IE 11 is not supported. For an optimal experience visit our site on another browser.

Senate panel gives nod to Bernanke

The Senate Banking Committee on Wednesday approved the nomination of Ben Bernanke to be the next chairman of the Federal Reserve, a position seen by many as the second-most influential job in the country.
/ Source: The Associated Press

The Senate Banking Committee on Wednesday approved the nomination of Ben Bernanke to be the next chairman of the Federal Reserve, a position seen by many as the second-most influential job in the country.

The panel, by voice vote, favorably recommended his confirmation to the full Senate. Considered one of the country’s leading economic thinkers, Bernanke is expected to get a positive vote there as well; the timing of when that will happen was still being nailed down.

Sen. Jim Bunning, R-Ky., was the only senator present voicing opposition to Bernanke. Bunning cited concerns that the nominee would be too much in the mold of Greenspan and not sufficiently an independent thinker.

Bernanke, 51, is a former Princeton professor and Fed governor who now serves as chairman of the White House Council of Economic Advisers. Lawmakers and the administration are wasting no time on his nomination because they want him ready to take over when the 79-year-old Alan Greenspan retires Jan. 31 after 18-plus years at the helm.

“Dr. Bernanke is eminently qualified and a superb choice for the nomination of Federal Reserve chairman,” said the committee’s chairman, Sen. Richard Shelby, R-Ala.

The choice of the well-respected Bernanke is seen as a safe one for Bush, whose job approval ratings are at a low ebb.

If confirmed as expected, Bernanke will lead the Fed at a time when the economy faces challenges, including bloated budget and trade deficits and worries about whether the high-flying housing market will crash. There also are concerns about high energy prices and the lackluster jobs market.

The panel vote came just one day after Bernanke offered the committee insights into his thoughts on a wide variety of economic and financial issues during a three-hour hearing on his nomination before the Senate Banking Committee.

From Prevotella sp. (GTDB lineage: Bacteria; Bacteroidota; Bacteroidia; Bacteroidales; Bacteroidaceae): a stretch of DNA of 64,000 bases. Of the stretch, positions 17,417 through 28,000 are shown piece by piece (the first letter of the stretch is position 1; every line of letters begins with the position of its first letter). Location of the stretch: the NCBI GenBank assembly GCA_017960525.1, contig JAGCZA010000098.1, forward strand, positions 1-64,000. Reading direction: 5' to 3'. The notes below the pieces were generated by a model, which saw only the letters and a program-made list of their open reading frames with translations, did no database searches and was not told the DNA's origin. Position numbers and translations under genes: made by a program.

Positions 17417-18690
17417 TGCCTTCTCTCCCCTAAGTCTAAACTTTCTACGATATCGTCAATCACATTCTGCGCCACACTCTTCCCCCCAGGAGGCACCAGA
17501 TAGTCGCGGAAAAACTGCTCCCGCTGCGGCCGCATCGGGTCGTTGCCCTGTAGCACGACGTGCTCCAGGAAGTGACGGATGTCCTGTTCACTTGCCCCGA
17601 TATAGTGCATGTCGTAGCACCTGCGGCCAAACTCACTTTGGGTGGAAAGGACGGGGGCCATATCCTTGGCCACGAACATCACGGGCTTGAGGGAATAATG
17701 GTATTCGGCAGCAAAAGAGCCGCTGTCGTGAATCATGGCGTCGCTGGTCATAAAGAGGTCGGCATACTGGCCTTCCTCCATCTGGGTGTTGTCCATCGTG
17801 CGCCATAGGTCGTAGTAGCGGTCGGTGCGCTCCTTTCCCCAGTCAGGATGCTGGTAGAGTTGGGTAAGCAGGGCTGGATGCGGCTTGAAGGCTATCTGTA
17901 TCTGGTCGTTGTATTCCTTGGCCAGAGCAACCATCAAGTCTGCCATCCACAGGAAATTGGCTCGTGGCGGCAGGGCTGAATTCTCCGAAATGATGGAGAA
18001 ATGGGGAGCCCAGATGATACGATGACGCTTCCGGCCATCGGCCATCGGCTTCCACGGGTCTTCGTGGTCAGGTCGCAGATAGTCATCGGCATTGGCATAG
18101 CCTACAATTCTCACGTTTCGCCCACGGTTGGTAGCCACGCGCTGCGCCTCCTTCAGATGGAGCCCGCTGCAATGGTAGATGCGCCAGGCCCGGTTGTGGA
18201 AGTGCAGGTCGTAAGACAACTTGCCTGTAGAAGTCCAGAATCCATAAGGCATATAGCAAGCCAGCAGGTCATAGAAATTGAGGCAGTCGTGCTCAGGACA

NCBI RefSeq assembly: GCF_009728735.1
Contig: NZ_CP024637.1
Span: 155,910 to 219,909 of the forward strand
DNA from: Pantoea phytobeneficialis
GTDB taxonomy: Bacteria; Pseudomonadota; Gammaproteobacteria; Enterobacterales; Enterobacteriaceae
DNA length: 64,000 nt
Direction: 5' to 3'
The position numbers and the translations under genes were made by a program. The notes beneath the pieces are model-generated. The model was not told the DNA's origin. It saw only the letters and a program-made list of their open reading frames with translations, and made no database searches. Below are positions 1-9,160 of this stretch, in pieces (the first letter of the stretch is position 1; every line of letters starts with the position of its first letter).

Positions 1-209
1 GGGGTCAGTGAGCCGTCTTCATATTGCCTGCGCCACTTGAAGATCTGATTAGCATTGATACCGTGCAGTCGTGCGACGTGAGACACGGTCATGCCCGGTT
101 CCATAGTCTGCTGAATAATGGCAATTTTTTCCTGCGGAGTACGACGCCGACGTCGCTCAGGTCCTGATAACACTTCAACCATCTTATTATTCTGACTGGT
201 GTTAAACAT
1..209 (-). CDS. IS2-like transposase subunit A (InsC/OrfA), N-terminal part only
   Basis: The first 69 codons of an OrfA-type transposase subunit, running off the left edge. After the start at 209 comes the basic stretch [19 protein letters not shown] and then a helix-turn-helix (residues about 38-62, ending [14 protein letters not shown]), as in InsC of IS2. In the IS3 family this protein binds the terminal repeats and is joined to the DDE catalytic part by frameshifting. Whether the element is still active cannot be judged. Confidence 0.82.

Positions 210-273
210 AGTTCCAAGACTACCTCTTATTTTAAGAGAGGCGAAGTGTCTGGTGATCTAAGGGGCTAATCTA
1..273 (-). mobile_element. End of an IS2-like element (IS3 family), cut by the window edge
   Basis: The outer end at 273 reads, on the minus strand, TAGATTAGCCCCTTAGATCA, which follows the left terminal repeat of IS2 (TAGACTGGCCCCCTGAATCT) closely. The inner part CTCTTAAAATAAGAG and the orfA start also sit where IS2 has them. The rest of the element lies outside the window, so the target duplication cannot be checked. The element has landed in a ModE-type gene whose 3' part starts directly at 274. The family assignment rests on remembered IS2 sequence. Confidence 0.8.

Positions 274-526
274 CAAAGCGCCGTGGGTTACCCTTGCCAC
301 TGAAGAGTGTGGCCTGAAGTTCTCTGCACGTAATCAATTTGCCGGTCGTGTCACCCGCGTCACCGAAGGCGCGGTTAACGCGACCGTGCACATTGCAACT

Bernanke told senators on Tuesday that if confirmed as Fed chief he will not veer widely from the policies of Greenspan.

And, he sought to assure lawmakers, investors and the public that he would make decisions on interest rates and other matters based on economic considerations, not political ones. “I will be strictly independent of all political influences,” he vowed.

Bernanke also said he would move slowly and seek to build a consensus on the notion of inflation targeting — that is, numerically spelling out acceptable bounds for inflation. That’s one area where he and Greenspan differ. Bernanke supports a numerical inflation target, Greenspan doesn’t.

While Greenspan has argued that inflation targets can restrain the Fed’s flexibility, Bernanke said that would not be the case.

Bernanke would take over at the Fed after serving since June as chairman of Bush’s Council of Economic Advisers. Before that, he had served for three years on the Fed board after a long career as a professor at Princeton specializing in the study of how central banks operate.

Private economists said Bernanke’s performance Tuesday at his confirmation hearing reaffirmed their belief that his selection was the economic equivalent of Bush’s pick of the widely respected John Roberts to be chief justice of the Supreme Court.

“He gave a bravura performance. For people who wondered about his political skills, he certainly answered those questions today,” said Lyle Gramley, a former Fed board member.

Bernanke walked a fine line during the hearing in not taking positions opposed to current Bush administration policy while sticking by his economic writings, which warned of the problems caused by big budget and trade deficits.

And when Democrats tried to pin him down over whether he would support re-imposing budget rules that would require future tax cuts to be paid for, Bernanke said he did not plan to take positions on specific budget proposals.

That was a change from Greenspan, who has said he supports making Bush’s 2001 tax cuts permanent, but only if they are paid for, either by cutting government spending or raising other taxes.

Bernanke continued to endorse setting specific targets for inflation, but he said he would take no “precipitate steps” to put such targets in place.

Greenspan opposes setting specific inflation targets, although the Fed has operated with an informal target of 1 percent to 2 percent on price increases, excluding energy and food, for a number of years.

As he did when Bush selected him Oct. 24, Bernanke told the committee he would “make continuity with the policies and policy strategies of the Greenspan Fed a top priority.”

Bernanke was not pressed to specifically discuss what the central bank will do with interest rates, although many private economists believe that the Fed, which has two more meetings under Greenspan, will keep pushing interest rates higher in an effort to make sure the surge in energy prices does not become embedded in higher overall inflation.